FHIR was introduced several years later by HL7 (Health Level Seven International) – a global authority on healthcare data interoperability standards. Where OMOP CDM represents a standard for organizing and representing healthcare data for analysis, FHIR is a standard for exchanging healthcare information between different software systems in a way that is fast, easy to implement, and flexible. This allows different systems – such as electronic health records (EHRs), clinical decision support systems, and mobile apps – to communicate with each other.

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Choosing is losing

The distinction between OMOP CDM and FHIR makes them applicable in different contexts, yet complementary in specific situations. OMOP CDM is mostly used in academic settings, as the format for representing clinical data is optimal for scientific research. In this context, interoperability refers to the ability to share queries with other analysts, rather than any data in itself.

OMOP CDM use case: Individuals suffering from moderate-to-severe asthma are at a higher risk of being hospitalized due to COVID-19. To study the interaction between both conditions, and concomitant outcomes, it is imperative to integrate the extensive data available from research conducted across the globe. In a recent combined effort, patient data from the US, South Korea, and Europe was brought together through standardization to OMOP CDM, which allows institutions to conduct analytics in a distributed or federated manner without sharing confidential clinical data.

FHIR is developed for the exchange of the healthcare data itself but is less fit as a clinical data storage model. It can cover a broader range of information within healthcare organizations as it integrates clinical information but also information for administrative, scheduling, and billing purposes. Interoperability in FHIR refers to the exchange of the FHIR resources themselves.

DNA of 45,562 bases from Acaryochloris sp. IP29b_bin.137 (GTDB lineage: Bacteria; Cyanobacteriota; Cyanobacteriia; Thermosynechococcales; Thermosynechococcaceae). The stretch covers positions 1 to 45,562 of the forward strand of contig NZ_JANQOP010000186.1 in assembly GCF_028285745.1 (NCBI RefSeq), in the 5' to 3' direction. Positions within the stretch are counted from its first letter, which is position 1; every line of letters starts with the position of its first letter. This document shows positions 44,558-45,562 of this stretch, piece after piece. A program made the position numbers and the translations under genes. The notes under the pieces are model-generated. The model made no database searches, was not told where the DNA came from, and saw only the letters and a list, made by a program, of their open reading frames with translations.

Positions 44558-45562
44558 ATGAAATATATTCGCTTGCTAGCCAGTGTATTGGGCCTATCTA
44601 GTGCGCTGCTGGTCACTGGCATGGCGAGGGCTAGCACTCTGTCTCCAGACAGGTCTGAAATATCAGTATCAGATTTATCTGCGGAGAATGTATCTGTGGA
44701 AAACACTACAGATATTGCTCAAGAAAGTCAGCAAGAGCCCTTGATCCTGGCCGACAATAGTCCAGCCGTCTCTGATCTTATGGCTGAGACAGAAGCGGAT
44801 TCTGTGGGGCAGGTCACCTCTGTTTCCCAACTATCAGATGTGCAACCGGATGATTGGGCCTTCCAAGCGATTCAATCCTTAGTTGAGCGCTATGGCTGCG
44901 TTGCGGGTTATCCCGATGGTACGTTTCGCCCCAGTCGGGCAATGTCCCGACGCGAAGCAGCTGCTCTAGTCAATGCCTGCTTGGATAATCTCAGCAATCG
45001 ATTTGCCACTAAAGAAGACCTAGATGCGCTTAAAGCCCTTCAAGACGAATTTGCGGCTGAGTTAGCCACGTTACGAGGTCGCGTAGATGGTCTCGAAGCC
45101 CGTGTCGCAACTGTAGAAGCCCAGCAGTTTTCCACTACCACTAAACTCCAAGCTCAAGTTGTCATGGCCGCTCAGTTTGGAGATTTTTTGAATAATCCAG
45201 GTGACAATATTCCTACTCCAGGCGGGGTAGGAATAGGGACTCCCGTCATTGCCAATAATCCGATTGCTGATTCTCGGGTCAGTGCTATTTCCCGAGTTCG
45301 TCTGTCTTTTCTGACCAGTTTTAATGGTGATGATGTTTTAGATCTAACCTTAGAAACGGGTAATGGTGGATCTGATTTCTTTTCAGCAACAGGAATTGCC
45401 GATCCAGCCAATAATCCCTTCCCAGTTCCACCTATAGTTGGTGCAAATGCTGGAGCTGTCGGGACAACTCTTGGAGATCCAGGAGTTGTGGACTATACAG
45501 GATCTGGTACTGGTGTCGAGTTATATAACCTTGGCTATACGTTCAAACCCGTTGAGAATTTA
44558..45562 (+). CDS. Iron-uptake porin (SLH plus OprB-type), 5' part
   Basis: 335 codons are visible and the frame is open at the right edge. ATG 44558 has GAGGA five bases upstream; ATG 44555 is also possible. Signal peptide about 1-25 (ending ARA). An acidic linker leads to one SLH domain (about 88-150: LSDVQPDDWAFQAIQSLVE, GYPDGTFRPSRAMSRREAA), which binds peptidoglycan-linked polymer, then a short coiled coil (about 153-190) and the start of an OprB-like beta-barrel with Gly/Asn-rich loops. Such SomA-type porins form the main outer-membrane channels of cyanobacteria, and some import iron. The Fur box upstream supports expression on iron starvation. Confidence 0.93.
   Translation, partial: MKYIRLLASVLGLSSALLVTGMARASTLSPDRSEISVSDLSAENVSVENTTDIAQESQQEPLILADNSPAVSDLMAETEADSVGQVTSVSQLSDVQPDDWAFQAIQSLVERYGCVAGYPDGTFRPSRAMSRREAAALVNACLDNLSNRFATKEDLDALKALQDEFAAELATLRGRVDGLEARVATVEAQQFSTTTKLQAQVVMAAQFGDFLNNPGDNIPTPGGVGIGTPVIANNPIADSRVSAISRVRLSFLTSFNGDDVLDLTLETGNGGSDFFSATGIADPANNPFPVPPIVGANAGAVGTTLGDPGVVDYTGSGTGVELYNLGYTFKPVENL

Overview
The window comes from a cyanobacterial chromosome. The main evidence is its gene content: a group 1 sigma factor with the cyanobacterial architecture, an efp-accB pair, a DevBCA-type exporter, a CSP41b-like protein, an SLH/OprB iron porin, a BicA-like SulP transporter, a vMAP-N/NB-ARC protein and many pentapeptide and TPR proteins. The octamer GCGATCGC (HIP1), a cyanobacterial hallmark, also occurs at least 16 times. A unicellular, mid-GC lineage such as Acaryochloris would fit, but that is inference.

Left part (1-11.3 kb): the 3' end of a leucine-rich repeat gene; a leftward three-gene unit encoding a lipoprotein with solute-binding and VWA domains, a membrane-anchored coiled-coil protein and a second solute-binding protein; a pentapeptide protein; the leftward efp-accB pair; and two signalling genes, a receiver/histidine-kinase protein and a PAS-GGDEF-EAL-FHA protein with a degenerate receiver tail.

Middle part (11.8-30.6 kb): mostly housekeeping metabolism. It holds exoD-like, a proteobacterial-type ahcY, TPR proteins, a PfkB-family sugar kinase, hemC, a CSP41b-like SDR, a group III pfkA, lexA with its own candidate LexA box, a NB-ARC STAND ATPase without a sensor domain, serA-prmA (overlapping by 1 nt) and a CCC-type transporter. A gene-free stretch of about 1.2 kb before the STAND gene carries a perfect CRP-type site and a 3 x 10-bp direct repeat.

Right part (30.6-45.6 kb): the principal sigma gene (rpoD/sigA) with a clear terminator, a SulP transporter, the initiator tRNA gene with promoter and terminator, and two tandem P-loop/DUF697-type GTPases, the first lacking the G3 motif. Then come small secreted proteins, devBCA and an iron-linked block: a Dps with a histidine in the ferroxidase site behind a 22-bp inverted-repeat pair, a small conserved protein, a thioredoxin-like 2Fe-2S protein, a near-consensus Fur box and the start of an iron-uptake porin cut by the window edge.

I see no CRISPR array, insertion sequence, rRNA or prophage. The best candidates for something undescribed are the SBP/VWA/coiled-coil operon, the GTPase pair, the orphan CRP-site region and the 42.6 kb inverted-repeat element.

FHIR use case: Healthcare apps have gained widespread popularity as a means of monitoring an individual’s health status, physical activity, and wellness goals. The real advantage of these systems lies in their ability to integrate health information with data from other sources (such as EHRs) and share it with authorized healthcare providers. To facilitate this communication, a standardized method for exchanging the tracked information is required. Apple’s Health app utilizes FHIR to integrate and exchange the tracked data.

By leveraging their distinct strengths, the combination of OMOP CDM and FHIR can be a fruitful approach to attaining targeted data management objectives, such as integrating clinical data from different systems into a common data repository for research purposes. In 2021, it was announced that HL7 and OHDSI will collaborate with the aim of creating a unified data model that can facilitate the sharing of clinical care and observational research data. This endeavor is currently still ongoing.

Figure: Differences between FHIR and OMOP CDM (source: Tiro Health)

Similar to a handyman in need of a toolbox with both versatile and specialized instruments, healthcare organizations and researchers may need a combination of FHIR’s adaptability and OMOP’s uniformity to accomplish different healthcare objectives and extract meaningful insights from healthcare data.

Interested in learning more about the use of FHIR and OMOP data models in clinical contexts? Find out more about the topic here.